Can You Put Sand in the Bottom of a Planter?

Although transplanting a new plant with friends is one of the many joys of gardening, I realized some plant owners and gardeners are usually unsure about their potting mix. In fact, many gardeners aren’t sure if it’s okay to put sand in the bottom of a planter.

You can put sand in the bottom of a planter, regardless of the planter’s size or the kind of plant you’re growing. Sand is an excellent potting medium to improve soil drainage, enhance soil aeration, and reduce complications due to overwatering.

However, you need to monitor the sand type, quality, and quantity to ensure it doesn’t hurt your plant in the long run. These are critical factors you must consider before you fill your planter because while plants don’t mind growing in some sand, different species have specific needs. In this article, I’ll explore all of these and then teach you how to fill your planter to ensure your potted plants thrive in any environment.

How Much Sand Should You Put in the Bottom of a Planter?

Every gardener and plant keeper knows that the secret to growing healthy and beautiful plants is to control every environmental factor involved in the process. So, if you’re putting sand in the bottom of your planters, you must ensure you aren’t using too little or too much. After all, you want to enjoy the aeration and drainage benefits of the medium without starving your plants of nutrients.

You should put enough sand to fill a quarter of the planter. This quantity is enough to improve the soil drainage, but it also ensures you can add generous amounts of nutrient-rich soil to the pot. However, you may need to experiment with different ratios to determine the optimal amount.

Remember to use horticultural sand to get the best results.

However, in some cases, you can also mix the sand into the soil or potting mix. Most gardeners use this technique when working with slow-draining soil, which can help improve overall soil drainage.

I recommend using a 50/50 ratio if you’re mixing the sand with potting soil, but you may need less sand if your soil is fast-draining.

How Sand Impacts Planter Drainage

Although this might come as a surprise, most plant keepers and gardeners don’t worry too much about the soil they use for their plants–especially when growing them in planters. After all, it’s relatively easy to control the environment of potted plants, and you can get sucked into keeping track of other essential metrics like temperature and humidity–neglecting your soil quality.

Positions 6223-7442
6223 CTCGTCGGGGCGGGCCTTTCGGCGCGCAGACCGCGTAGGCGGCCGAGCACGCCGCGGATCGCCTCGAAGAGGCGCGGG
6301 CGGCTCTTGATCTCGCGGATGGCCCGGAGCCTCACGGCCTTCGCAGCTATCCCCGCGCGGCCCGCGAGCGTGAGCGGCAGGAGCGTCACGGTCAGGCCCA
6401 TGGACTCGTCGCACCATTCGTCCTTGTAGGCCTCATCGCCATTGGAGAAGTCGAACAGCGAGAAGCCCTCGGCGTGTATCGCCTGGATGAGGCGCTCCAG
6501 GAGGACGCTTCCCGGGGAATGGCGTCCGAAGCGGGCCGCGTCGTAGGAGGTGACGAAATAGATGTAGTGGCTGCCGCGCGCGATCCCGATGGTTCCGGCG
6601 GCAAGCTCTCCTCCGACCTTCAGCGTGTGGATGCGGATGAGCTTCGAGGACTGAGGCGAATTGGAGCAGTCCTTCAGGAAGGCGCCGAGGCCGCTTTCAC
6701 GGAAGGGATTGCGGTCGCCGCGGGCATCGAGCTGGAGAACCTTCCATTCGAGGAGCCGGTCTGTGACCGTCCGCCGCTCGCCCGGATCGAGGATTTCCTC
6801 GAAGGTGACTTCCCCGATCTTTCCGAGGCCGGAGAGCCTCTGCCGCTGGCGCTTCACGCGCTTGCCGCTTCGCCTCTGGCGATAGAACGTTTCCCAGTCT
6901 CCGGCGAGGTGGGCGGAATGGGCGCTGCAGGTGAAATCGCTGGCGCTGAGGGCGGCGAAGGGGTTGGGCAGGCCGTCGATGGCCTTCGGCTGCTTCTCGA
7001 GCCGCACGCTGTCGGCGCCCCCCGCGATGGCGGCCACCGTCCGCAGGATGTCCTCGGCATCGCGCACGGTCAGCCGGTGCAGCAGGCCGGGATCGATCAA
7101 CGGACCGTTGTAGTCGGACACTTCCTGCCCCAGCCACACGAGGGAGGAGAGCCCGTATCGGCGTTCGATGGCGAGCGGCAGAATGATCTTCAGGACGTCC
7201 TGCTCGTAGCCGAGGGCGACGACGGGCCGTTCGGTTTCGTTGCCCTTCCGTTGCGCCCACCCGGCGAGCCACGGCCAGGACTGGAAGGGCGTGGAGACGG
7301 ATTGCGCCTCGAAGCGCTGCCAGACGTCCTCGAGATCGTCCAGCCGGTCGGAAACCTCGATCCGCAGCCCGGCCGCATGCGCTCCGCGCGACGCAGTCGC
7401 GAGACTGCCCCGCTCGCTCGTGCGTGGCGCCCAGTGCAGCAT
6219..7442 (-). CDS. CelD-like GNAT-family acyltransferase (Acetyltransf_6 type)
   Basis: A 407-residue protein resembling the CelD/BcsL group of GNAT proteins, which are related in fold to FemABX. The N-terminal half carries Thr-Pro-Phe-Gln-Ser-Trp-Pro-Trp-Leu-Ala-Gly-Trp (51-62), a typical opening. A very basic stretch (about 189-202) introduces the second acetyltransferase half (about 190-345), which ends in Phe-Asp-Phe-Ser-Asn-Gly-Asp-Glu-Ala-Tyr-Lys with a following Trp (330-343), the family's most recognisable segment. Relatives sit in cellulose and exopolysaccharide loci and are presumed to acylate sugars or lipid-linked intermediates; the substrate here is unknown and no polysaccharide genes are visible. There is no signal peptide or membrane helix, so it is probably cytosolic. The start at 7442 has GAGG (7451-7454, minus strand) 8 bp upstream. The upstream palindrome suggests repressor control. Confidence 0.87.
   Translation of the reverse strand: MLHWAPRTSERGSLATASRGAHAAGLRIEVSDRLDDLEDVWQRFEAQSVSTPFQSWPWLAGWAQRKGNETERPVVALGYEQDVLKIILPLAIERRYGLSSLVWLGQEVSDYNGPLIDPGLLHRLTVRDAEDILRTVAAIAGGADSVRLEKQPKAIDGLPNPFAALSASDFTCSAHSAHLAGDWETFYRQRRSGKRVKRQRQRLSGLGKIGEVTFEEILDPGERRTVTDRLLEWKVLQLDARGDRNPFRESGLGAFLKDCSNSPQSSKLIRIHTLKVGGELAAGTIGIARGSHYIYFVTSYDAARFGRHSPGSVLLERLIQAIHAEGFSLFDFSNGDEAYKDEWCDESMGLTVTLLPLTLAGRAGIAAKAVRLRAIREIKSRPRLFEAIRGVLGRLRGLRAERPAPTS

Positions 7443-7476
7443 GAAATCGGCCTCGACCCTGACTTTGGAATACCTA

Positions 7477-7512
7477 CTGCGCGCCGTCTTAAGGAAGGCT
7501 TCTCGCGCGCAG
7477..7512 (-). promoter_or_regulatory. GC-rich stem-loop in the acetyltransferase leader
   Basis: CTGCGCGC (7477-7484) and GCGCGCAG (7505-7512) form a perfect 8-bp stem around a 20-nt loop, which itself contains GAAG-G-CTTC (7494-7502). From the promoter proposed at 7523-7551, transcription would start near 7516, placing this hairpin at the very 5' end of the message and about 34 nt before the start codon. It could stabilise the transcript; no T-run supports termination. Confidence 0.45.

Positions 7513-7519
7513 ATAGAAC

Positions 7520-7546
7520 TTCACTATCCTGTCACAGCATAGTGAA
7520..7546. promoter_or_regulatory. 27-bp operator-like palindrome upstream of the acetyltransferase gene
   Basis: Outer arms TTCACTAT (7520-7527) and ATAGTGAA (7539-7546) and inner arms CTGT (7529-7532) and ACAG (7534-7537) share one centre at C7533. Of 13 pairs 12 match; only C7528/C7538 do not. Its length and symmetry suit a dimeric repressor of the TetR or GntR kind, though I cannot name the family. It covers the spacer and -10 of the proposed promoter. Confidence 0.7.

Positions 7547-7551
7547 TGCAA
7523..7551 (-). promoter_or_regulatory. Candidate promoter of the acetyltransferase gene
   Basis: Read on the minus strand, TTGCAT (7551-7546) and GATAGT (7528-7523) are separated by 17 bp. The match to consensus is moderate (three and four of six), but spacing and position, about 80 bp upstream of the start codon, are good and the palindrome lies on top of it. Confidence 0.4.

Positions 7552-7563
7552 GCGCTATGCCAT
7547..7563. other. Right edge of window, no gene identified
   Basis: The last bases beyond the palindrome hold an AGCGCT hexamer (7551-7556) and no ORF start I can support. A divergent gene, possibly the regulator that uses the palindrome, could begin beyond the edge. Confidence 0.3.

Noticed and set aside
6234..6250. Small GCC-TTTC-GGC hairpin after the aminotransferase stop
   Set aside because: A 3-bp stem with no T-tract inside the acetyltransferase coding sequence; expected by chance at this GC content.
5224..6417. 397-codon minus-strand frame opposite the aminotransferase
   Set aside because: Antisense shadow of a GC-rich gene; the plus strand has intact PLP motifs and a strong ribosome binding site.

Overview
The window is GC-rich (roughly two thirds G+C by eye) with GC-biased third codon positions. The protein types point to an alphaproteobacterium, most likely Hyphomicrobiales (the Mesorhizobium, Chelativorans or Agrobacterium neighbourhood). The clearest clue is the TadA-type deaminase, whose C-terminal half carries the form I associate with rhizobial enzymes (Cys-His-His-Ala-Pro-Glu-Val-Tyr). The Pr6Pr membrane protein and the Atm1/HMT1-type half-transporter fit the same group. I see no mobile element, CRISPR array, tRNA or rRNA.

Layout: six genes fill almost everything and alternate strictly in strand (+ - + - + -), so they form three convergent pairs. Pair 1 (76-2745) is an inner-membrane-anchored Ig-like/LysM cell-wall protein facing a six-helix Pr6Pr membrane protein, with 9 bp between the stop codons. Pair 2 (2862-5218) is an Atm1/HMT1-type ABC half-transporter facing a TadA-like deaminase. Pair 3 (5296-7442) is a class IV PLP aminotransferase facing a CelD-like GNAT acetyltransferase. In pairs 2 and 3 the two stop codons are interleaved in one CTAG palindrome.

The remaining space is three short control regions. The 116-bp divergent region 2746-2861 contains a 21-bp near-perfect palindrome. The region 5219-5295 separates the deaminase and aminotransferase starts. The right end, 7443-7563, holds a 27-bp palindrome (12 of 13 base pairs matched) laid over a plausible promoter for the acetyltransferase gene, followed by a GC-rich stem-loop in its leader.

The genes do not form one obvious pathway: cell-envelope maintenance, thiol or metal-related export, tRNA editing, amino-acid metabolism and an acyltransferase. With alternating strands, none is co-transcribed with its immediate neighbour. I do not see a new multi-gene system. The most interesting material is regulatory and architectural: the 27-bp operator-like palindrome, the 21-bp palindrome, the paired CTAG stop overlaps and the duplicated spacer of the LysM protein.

And while diligent gardeners focus on soil moisture content, aeration, and essential mineral levels, you must also consider precisely what kind of soil you use for your plants.

Of course, this part of gardening can be pretty challenging. Your soil provides support, aeration, water, and essential minerals to your plants. Therefore, it’s the reason your plant will thrive or die.

Understandably, most gardeners tend to outsource this part of gardening to plant retailers or opt for potting mixes to solve the problem. Although these are excellent practices and alternatives, you must understand why your soil is the way it is and learn how they benefit your plants.

Still, regardless of what type of soil you choose, it’s important to consider the big picture when keeping potted plants. So, while soil nutrients and root support are critical factors, you must also ensure your soil drainage is top-notch. I’ll discuss more about soil types in succeeding sections of this article.

Overwatering and underwatering can be catastrophic to your plant’s well-being, and the best way to ensure they thrive is to prioritize excellent watering and drainage practices. These include consistent watering times and a planter with drainage holes, but they also mean your soil needs to be suitable for your plant’s needs.

And that’s where sand can be an advantage.

In a nutshell, putting sand in the bottom of a plant growing medium is an excellent idea since it helps drain water efficiently and effectively. The high drainage property of sand is responsible for this process, particularly its coarseness and the size of the sand particles.

These features serve as significant advantages that help optimize your watering process.

Therefore, this sand layer in the planter’s bottom can serve as a quick-drain medium for the soil–regardless of what you’re growing or what kind of potting mix you use. It’s also a great technique to control the drainage rate, especially if you’re using hydrophilic soil like clay.